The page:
Position Preview: Special Teams

The Year That Was

A mixed bag on most fronts. Giorgio Tavecchio blew key field goals against Arizona and Oregon and made a few long ones that didn’t end up winning any games. The senior improved on kickoffs, but remained a middling placekicker, finishing fifth in the Pac-10 in field goals made and sixth in field goal percentage. Bryan Anger was his usual All-American self, but shanked a few punts on the road.

Cal ranked fourth in the Pac-10 in kick returns and eighth in punt returns — the caveat on the latter is that the fifth- through ninth-place teams averaged within 0.6 yards of each other on each return. The recently departed Jeremy Ross provided an injection of athleticism, but is currently in NFL limbo after going undrafted.

The Bears ranked seventh in kickoff coverage; this needs to be the focus for special teams coach Jeff Genyk in his second year with the Bears.

Key Changes

Both Anger and Tavecchio return as the two vital parts of Cal’s kicking game. Anger has been a perennial All-American and Tavecchio should enter the season again as the starting kicker. Genyk will have to continue tinkering with his coverage schemes if the Bears want to finish above .500.

With Ross gone, starting receiver Keenan Allen will most likely take on heavier return duties. Allen took 18 of the team’s 47 kick returns in 2009, more than any other player, and amassed 406 yards. Ross handled all but three punt returns, so Allen could take a larger role there. Senior and former JUCO transfer Coleman Edmond might also be utilized heavily there, since he looks to be around fourth or fifth on the receiving depth chart.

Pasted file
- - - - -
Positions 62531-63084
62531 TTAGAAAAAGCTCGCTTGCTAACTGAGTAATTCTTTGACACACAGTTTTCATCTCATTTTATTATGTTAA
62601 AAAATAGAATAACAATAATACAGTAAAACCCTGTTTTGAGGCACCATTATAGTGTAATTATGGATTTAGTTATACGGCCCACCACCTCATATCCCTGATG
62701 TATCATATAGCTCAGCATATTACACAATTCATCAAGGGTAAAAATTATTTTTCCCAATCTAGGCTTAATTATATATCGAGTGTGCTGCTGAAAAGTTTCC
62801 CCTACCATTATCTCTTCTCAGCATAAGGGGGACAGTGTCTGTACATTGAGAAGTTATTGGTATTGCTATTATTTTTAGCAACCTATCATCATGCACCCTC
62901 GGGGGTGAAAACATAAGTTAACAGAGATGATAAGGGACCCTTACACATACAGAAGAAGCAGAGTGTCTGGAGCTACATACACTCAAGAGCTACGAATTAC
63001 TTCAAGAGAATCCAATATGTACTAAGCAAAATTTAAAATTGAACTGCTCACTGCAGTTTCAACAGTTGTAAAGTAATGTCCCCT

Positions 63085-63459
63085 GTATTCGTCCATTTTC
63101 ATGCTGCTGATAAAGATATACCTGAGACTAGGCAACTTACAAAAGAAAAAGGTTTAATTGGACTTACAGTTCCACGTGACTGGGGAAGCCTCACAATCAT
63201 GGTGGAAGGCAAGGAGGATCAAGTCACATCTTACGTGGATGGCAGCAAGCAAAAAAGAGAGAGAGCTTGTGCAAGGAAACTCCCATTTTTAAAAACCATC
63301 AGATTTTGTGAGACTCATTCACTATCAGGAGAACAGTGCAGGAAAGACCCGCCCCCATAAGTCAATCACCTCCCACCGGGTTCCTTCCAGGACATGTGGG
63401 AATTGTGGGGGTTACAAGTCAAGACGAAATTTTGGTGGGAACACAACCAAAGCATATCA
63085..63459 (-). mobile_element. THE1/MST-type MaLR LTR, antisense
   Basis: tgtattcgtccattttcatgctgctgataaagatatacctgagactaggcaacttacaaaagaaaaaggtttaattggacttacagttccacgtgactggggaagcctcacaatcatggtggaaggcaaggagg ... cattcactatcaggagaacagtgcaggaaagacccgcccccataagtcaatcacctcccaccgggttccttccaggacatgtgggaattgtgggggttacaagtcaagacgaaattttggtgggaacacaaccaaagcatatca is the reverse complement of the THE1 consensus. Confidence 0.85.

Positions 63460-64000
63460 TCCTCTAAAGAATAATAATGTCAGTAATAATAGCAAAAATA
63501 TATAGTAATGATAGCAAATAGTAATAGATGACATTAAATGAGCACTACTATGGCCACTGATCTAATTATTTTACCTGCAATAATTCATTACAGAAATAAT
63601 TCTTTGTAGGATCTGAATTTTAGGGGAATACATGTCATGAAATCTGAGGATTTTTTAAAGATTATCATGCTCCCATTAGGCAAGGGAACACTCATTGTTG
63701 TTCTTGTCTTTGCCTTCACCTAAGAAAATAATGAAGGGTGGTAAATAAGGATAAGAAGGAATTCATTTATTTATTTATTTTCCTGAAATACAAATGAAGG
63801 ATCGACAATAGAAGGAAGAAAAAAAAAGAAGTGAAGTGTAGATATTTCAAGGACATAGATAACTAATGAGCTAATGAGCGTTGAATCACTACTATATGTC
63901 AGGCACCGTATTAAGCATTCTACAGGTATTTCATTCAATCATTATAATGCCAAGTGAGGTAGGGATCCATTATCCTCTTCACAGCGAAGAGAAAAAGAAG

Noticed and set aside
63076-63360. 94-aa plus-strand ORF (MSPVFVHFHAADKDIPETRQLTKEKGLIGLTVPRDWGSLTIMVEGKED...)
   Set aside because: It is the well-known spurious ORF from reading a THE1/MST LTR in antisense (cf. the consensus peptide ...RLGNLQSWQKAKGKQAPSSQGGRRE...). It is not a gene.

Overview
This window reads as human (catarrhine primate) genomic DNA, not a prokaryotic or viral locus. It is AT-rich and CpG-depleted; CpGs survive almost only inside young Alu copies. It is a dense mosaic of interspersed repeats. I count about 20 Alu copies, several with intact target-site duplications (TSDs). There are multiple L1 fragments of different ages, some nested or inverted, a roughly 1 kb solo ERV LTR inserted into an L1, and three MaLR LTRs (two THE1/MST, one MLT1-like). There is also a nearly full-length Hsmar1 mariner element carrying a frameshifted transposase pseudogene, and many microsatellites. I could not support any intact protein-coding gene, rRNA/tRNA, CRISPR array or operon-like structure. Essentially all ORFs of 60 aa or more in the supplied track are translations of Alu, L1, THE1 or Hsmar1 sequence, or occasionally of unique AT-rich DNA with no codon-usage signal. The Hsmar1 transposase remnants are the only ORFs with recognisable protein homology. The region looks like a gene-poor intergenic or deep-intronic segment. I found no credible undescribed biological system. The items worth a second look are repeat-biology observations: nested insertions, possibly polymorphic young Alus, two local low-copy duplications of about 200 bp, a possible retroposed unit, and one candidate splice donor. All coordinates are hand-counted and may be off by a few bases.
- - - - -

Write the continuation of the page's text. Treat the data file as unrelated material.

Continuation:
Keep an Eye

Jed Barnett functioned as the backup for both placekicker and punter last year as a freshman. The kid might be the future of Cal kicking.

Outlook

Expect Anger, a Ray Guy Award watch list member, to keep pace for the most part and Tavecchio to make some strides in both kickoffs and field goals. The most interesting part will be how much Cal elects to incorporate the electrifying Allen in the return game. During his freshman year, Allen has performed like a bigger version of DeSean Jackson. If the team wants to save his playmaking ability for receiver, speedsters like Kaelin Clay and Edmond could be candidates.